CALL. 10.08.2016: 'Ancient Worlds, Digital Screens' panel at the SCMS Annual Conference - Ch
The ancient world on the cinematic screen has recently been resurging. Digital effects have enabled new worlds to be developed for television and cinema, allowing classic sword-and-sandal flicks to be reimagined with emerging technologies. These mythical, biblical, and historical accounts from ancient Greece, Rome, and Egypt have been marketed and distributed worldwide as major theatrical releases. Despite generally negative reviews, the classics keep coming—with a new Ben Hur scheduled for release at the end of summer in 2016. Considering Jeffrey Richards’ argument that “historical films are always about the time in which they are made and never about the time in which they are set” (2008), what does the resurgence of ancient themes in cinema mean? What are the reasons they are being produced despite hit-and-miss reviews?
FECHA LÍMITE/DEADLINE/SCADENZA: 10/08/2016
FECHA CONGRESO/CONGRESS DATE/DATA CONGRESSO: 22-23-24-25-26/03/2017
LUGAR/LOCATION/LUOGO: Department of Cinema and Media Studies, University of Chicago, Chicago (Illinois, USA)
ORGANIZADOR/ORGANIZER/ORGANIZZATORE: Braden Lee Scott
INFO: web - email@example.com
This panel is an exploration of the re-emergence of ancient themes in cinema, but pushes the idea of what they mean to contemporary society by considering the ways they move with emergent trends in media.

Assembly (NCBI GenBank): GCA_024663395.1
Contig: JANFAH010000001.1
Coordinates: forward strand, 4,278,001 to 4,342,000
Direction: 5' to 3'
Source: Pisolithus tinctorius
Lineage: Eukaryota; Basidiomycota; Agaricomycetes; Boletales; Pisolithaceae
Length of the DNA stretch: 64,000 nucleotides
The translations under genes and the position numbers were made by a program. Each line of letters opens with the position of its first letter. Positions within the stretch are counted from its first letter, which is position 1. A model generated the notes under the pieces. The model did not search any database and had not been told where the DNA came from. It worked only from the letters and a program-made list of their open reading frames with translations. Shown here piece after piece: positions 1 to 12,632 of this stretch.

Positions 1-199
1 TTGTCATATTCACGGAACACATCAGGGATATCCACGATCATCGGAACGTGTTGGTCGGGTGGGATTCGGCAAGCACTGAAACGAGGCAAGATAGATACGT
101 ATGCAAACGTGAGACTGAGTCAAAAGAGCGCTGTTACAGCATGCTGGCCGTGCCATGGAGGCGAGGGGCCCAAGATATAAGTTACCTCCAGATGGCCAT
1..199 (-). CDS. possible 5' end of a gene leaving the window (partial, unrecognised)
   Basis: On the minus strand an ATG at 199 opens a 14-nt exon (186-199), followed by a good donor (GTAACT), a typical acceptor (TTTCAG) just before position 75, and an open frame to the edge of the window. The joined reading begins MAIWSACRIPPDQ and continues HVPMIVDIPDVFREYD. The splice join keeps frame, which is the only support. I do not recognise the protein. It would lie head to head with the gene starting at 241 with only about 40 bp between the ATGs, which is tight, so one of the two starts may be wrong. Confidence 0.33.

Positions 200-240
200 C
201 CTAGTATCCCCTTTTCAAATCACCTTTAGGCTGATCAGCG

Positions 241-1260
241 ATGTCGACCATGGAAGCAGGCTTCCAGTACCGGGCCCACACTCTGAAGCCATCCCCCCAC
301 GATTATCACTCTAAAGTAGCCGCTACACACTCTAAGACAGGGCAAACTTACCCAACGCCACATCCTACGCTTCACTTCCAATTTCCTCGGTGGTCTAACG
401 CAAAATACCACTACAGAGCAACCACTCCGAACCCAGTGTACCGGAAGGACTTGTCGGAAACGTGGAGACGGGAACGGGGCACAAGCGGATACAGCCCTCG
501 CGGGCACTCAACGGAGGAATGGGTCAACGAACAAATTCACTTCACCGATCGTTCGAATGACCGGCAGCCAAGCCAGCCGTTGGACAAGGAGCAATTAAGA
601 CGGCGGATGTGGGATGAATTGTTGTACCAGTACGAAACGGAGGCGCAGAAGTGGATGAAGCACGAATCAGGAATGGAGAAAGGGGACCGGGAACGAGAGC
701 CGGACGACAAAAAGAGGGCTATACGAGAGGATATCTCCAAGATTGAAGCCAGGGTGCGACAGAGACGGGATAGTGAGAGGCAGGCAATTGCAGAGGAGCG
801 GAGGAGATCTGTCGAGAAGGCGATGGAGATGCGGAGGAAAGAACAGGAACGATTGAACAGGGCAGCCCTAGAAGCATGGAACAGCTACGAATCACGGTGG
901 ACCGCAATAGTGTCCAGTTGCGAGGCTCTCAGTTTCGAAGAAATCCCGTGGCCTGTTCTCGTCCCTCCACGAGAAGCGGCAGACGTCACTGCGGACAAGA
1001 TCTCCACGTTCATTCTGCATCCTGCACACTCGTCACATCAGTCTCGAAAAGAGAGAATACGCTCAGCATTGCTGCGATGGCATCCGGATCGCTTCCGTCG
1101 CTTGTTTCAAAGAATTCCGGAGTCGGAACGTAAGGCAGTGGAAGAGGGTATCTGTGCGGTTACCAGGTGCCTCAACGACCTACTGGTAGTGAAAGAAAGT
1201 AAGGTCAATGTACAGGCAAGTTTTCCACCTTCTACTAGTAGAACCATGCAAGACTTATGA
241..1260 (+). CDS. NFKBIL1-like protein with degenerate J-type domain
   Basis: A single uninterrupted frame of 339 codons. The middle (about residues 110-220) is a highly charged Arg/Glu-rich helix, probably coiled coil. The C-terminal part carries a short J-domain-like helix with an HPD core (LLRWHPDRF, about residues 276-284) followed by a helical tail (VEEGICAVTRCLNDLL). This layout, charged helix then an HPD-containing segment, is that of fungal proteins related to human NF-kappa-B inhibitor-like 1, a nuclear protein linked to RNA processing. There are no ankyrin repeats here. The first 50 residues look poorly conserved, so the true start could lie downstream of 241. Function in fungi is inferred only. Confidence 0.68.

Paper topics may include:
- Ancient and early medieval archaeology
- Adaptation and remakes
- Ancient themes on television and/or other media (eg. Rome, Spartacus)
- Ancient motifs in sci-fi and fantasy
- Differences between historical accounts and cinematic representations of histories
- Looking at classics through the emerging scholarship of media archaeology
- Architecture and/of ancient worlds
- National(ism), identity, and ancient Egypt
- Ancient myth in contemporary art/film
- Sexuality, race, and gender
- Digital media, 3D cinema, and special effects
- Historiography of classics in cinema
- Process, context, and worlding across media
- Media convergence of ancient themes across cinema, art, architecture, media
Please send a 250-300 word abstract with 5-7 sources, brief (1 page if you can) cv, and a 100-150 word biography to: firstname.lastname@example.org by August 10, 2016.
*** The Panel is not confirmed, and will be submitted to SCMS on August 31.